If your dermatologist suspects your itchy skin rash could be dermatitis herpetiformis, she'll almost certainly recommend a skin biopsy to confirm that diagnosis. Here's what to expect from the dermatitis herpetiformis skin biopsy and what that biopsy might show.
Dermatitis Herpetiformis Skin Biopsy Looks for IgA Under The Skin
When biopsying skin to determine if a rash is dermatitis herpetiformis, doctors look for deposits of Immunoglobulin A under the skin in a particular pattern. This distinctive granular IgA pattern is the hallmark of dermatitis herpetiformis.
To see these deposits, the physician must remove a sample of skin, stain it with a dye and examine it under a fluorescence microscope. If IgA deposits are present and in the correct pattern, then the person has dermatitis herpetiformis.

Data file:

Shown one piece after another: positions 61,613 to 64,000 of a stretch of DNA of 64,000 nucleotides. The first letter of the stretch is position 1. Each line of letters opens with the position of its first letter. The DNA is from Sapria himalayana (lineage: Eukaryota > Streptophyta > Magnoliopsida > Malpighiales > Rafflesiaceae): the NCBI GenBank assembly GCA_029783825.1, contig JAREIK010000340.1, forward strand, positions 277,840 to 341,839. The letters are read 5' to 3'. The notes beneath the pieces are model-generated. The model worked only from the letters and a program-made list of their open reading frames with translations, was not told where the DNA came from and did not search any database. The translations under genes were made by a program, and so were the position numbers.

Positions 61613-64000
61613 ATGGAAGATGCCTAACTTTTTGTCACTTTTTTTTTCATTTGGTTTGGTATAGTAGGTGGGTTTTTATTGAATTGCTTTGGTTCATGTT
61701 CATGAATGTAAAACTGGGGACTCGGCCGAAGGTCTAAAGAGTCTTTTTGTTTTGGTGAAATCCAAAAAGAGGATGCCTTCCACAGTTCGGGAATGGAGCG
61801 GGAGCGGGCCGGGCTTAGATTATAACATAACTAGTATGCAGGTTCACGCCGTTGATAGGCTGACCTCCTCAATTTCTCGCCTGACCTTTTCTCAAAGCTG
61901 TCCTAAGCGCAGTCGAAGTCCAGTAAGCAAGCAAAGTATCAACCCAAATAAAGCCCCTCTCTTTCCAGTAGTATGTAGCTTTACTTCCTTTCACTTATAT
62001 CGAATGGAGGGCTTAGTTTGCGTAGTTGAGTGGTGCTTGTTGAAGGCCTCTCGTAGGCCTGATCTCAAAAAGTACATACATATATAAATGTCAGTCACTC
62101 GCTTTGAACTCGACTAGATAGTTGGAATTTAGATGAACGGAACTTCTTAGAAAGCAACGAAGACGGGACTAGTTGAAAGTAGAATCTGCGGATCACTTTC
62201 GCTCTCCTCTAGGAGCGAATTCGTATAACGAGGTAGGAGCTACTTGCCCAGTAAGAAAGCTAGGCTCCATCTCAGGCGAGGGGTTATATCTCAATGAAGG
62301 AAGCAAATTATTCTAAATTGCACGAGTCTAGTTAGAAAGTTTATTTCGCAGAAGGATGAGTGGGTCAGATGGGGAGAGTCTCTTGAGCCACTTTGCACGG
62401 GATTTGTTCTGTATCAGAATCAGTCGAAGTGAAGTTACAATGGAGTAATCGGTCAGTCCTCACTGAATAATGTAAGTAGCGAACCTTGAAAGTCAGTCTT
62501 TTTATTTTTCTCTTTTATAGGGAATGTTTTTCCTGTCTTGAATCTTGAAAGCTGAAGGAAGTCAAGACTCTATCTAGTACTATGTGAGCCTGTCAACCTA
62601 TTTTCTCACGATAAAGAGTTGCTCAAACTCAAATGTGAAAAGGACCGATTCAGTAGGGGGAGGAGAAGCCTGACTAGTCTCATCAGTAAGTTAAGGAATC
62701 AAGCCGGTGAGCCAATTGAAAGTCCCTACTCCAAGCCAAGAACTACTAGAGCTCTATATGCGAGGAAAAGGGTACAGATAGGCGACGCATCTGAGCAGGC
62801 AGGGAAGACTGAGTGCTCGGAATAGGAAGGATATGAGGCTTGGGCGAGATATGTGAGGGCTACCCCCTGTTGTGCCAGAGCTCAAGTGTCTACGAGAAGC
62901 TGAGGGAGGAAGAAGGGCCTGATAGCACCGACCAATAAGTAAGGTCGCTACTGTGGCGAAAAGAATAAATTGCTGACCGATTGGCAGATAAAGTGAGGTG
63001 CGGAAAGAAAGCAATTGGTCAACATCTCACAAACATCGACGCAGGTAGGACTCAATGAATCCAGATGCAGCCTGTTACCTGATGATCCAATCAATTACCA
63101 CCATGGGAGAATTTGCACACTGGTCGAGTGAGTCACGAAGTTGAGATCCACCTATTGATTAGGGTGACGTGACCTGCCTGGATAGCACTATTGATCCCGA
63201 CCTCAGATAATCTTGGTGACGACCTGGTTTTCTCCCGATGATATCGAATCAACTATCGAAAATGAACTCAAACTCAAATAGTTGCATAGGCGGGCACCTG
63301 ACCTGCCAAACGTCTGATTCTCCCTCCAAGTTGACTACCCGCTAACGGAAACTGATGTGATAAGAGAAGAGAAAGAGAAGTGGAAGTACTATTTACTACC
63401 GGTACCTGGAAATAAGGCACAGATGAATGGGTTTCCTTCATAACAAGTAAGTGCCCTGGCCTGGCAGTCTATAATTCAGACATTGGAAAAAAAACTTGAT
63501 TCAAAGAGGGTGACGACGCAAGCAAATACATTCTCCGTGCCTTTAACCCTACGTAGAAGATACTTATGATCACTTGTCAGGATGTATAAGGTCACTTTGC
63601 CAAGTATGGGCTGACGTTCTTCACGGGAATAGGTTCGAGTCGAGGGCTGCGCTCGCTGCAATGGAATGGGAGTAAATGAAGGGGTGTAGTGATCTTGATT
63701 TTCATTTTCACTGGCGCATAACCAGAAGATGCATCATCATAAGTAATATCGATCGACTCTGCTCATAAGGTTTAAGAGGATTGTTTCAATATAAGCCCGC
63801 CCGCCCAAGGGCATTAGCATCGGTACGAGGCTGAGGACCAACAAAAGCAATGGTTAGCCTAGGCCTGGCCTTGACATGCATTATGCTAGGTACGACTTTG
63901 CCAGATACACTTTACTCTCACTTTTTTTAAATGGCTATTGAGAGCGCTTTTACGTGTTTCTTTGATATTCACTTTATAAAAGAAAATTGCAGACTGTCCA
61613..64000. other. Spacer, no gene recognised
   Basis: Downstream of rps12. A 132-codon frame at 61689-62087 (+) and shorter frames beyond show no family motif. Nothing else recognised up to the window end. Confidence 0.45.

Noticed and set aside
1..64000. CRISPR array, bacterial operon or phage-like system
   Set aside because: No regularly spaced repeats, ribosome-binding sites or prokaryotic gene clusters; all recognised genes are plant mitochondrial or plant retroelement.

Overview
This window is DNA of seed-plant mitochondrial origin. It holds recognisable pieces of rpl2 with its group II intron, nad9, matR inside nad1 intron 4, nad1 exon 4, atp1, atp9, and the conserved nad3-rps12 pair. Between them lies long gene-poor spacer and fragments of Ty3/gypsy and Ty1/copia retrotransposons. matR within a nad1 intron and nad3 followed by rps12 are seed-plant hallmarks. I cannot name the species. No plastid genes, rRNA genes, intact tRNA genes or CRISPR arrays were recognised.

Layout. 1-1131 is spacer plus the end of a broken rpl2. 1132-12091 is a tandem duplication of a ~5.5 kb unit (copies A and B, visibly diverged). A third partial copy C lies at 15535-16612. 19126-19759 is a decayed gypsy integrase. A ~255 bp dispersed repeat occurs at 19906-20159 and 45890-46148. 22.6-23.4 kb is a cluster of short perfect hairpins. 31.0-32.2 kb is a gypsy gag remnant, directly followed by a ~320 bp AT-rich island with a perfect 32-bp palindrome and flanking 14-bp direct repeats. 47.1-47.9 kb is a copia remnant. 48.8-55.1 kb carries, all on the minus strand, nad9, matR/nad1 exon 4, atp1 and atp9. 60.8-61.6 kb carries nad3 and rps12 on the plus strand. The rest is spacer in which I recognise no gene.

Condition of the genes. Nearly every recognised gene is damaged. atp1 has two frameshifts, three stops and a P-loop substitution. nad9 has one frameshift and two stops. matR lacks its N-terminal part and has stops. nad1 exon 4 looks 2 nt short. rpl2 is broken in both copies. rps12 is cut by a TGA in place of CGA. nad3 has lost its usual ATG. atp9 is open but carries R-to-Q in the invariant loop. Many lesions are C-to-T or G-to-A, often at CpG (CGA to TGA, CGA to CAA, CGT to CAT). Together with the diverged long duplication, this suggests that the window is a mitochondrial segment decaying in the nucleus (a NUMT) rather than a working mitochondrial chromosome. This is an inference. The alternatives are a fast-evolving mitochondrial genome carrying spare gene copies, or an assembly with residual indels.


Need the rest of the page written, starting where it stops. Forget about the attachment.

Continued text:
What To Expect From Your Dermatitis Herpetiformis Skin Biopsy Procedure
Dermatologists usually use what's called a "punch biopsy" to remove the skin and test it for dermatitis herpetiformis.
After injecting a local anesthetic, your dermatologist will use a tiny, cookie-cutter-like punch to remove a 4mm sample of skin. The incision can be closed with one stitch and generally heals with very little scarring.
It's important to have your dermatitis herpetiformis skin biopsy performed by someone who has diagnosed the skin condition before and knows how to do the biopsy. The skin sample must be taken from skin directly adjacent to the suspected dermatitis herpetiformis lesion, as opposed to directly from the lesion, since inflammation in the lesion can destroy the IgA deposits.
Treatment for Dermatitis Herpetiformis: The Gluten-Free Diet
If your biopsy comes out positive and you're diagnosed with dermatitis herpetiformis, your dermatologist may prescribe dapsone for short-term relief from the itching.
However, you'll need to follow the gluten-free diet to control your dermatitis herpetiformis long-term.
Dermatitis Herpetiformis. American Osteopathic College of Dermatology. Accessed Jan. 10, 2011.